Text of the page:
Gifted young actor, Dane DeHaan, overcame his fear to essay one of his biggest screen idols, James Dean, in the moving new drama, ‘Life’.
When Dane DeHaan was doing his time at drama school, James Dean was an icon for the young actor. “I know that for my friends who I went to college with, at an acting conservatory, those dudes were everything,” he reveals. “James Dean, Marlon Brando, Paul Newman… their movies were the ones we watched, and referenced and we wanted to act like them. It was a huge inspiration.”
That immense respect for James Dean meant that when DeHaan was asked to step into the shoes of his icon for Anton Corbijn’s Life, his first reaction was to back away. “I was unbelievably nervous,” the actor says. “I was really afraid of it. I said no to the movie about five times until I eventually realised that I was operating out of fear. All these times, I sit in interviews and say, ‘I want to do the most challenging things, I want to do the thing that seems impossible and is going to scare me the most’. Then when the thing that scares me the most is presented, I’m running away. If I really do want to challenge myself the most, then I need to practice what I preach.”
What also aided DeHaan – who broke out with his impressive performance in the sci-fi thrillerChronicle, and has since proven his talent in such acclaimed dramas as The Place Beyond The Pines, Kill Your Darlings and Lawless – was meeting with Life’s producer, Iain Canning. “He said that it’s a film about how a normal person can be turned into an icon more than it’s a biopic on James Dean,” the actor recalls. “He also brought my attention to the fact that a lot of young people don’t know who James Dean is, which to me is a travesty. If they can watch this film and then go off and watch James Dean films, then mission accomplished. East Of Eden and Rebel Without A Cause are movies that are made for people who are probably younger than me. They would still speak to the younger generation.”
Rather than a conventional biopic on James Dean, Life documents the friendship between the film star and his photographer, Dennis Stock, who shot a series of photos of the actor for Lifemagazine in 1955, which have since earned their place in pop culture history. These iconic photos proved crucial to unlocking the legendary actor for DeHaan. “There’s a lot of them, and they’re all something different,” he says about the collection of photos. “Certainly, the Times Square photo is the most iconic. It’s the one where he looks the most like the persona that has preceded him – he looks cool, doesn’t care that it’s raining on him, just smoking a cigarette. But then I remember the first time I saw one where he has his feet up on a desk and glasses on and he’s reading a book. It really changed my perspective of him because he looks nerdy and intellectual. There’s a really beautiful one of him where he’s sitting on the stage of his high school auditorium. It’s a really powerful image that reflects what the movie is about – going back home and wishing that you could maintain a part of that life but it being empty to him.”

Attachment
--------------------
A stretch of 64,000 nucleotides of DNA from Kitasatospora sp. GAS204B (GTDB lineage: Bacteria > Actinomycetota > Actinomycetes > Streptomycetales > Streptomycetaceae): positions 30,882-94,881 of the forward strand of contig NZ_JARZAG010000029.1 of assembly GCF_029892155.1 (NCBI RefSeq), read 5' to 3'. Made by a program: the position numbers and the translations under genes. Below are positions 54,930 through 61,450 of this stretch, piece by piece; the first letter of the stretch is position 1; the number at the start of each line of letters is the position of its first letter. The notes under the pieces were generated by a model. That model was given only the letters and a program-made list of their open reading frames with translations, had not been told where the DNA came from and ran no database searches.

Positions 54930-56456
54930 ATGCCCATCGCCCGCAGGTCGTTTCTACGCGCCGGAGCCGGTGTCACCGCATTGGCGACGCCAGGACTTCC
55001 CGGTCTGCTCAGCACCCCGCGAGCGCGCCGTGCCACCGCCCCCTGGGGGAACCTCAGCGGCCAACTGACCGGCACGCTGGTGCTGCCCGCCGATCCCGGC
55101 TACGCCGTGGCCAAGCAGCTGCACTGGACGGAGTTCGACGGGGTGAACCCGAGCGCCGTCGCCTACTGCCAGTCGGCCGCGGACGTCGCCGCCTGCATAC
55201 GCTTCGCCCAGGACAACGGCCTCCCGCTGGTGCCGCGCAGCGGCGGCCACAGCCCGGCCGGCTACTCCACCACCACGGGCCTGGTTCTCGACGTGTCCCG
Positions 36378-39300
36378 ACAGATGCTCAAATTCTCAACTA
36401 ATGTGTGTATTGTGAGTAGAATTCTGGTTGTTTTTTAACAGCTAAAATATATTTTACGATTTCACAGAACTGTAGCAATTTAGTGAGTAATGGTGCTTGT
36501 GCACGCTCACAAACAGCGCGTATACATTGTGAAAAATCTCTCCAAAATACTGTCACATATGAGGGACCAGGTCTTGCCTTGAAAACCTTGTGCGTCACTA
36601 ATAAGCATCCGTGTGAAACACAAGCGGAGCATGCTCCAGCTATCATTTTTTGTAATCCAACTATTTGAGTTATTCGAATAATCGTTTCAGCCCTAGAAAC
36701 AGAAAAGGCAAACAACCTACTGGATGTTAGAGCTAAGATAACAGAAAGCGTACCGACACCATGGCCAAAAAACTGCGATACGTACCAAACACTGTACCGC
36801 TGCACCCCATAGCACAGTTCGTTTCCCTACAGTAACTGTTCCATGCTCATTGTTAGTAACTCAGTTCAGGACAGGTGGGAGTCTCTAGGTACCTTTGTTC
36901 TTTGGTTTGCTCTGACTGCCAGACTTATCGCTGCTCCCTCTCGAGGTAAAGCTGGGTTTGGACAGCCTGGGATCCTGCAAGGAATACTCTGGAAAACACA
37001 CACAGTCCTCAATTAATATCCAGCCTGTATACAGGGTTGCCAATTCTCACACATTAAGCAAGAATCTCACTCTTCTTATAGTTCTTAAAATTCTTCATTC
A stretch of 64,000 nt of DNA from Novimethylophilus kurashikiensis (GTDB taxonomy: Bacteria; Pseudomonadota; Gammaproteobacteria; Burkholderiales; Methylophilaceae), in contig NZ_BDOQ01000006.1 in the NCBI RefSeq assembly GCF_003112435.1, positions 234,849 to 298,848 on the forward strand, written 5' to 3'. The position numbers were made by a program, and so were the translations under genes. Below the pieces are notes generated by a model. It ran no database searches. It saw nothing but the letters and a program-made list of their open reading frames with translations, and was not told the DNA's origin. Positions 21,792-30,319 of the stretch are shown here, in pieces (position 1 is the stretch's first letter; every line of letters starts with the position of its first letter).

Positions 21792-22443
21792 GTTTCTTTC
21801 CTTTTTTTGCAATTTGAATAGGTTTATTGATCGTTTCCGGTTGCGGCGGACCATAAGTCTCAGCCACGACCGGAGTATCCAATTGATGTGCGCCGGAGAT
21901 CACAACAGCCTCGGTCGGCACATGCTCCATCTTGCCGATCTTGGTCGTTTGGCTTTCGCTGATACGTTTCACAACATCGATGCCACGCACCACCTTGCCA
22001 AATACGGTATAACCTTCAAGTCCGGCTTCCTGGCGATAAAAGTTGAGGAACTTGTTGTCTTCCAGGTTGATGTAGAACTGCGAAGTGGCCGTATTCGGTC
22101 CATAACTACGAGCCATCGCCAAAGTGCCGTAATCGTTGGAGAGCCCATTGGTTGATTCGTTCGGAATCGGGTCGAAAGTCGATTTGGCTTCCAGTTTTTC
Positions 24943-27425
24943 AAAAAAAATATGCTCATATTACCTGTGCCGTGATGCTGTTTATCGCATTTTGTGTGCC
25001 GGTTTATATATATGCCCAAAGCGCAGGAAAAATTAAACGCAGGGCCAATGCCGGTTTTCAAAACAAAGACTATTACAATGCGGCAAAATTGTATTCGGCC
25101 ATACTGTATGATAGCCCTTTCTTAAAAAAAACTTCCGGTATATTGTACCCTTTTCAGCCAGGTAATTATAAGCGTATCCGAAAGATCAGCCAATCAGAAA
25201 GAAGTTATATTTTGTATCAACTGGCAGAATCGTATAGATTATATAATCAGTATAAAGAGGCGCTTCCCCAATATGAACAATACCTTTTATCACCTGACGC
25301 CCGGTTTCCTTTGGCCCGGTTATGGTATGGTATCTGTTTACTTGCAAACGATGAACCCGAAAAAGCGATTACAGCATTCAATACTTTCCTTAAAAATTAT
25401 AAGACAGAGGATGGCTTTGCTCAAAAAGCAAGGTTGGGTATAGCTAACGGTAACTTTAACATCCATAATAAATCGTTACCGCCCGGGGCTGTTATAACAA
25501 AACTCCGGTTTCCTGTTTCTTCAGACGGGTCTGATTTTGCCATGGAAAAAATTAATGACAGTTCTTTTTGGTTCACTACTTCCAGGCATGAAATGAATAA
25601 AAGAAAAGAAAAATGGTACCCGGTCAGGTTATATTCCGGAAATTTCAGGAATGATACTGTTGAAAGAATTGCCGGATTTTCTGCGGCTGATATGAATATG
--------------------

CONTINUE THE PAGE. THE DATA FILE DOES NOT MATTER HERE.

In a sly casting twist, Robert Pattinson, who launched to superstardom with the Twilight films, plays the photographer, while it’s DeHaan essaying the famous actor. “It was interesting. It was a lot like the relationship between Dennis and Jimmy in the movie,” the actor says of his relationship with Pattinson. “We’re both artists, we’re both actors, and I have a lot of respect for him. As a person he’s a really nice guy. But we do go about things in different ways. As we were working on the film, we got to watch another artist do something in a different way but still succeed at it.” DeHaan also admires his co-star’s career choices post-Twilight. “It’s a great gift to be a part of a franchise like that. I’m sure it can be tough going through it, but now that he’s done with it, the choices that he’s making are very impressive and I really commend him for it.”
While not quite on the same level of popularity as Twilight, DeHaan experienced his own brush with the studio franchise when he starred in The Amazing Spider-Man 2, which has since been shelved in favour of yet another reboot of the series. “They’re not consulting with me on these big decisions,” the actor says of the studio behind the franchise. “It’s a tangled web over there, but hopefully they untangle it and they’re happy with whatever decision they make. But I’m grateful to have had the experience, and I had a blast making that movie. If I don’t make another one, I’ll always be grateful for the experience because it’s also provided me with a lot more opportunity.”
Those opportunities only look set to continue for the promising young actor who reveals that he doesn’t struggle with the pressure of fame in the same way that James Dean did. “It doesn’t beat me up in the way that it beat him up,” DeHaan reflects. “I do think it’s interesting that people really want to categorise actors into one thing or another. My goal is to be seen as an actor who can do a lot of things, and not a person who only does one specific thing. It’s a tough thing to accomplish, but easier than it would have been in his day.”
Life is released in cinemas on September 10.
This interview was first published in the September/October 2015 issue of FilmInk.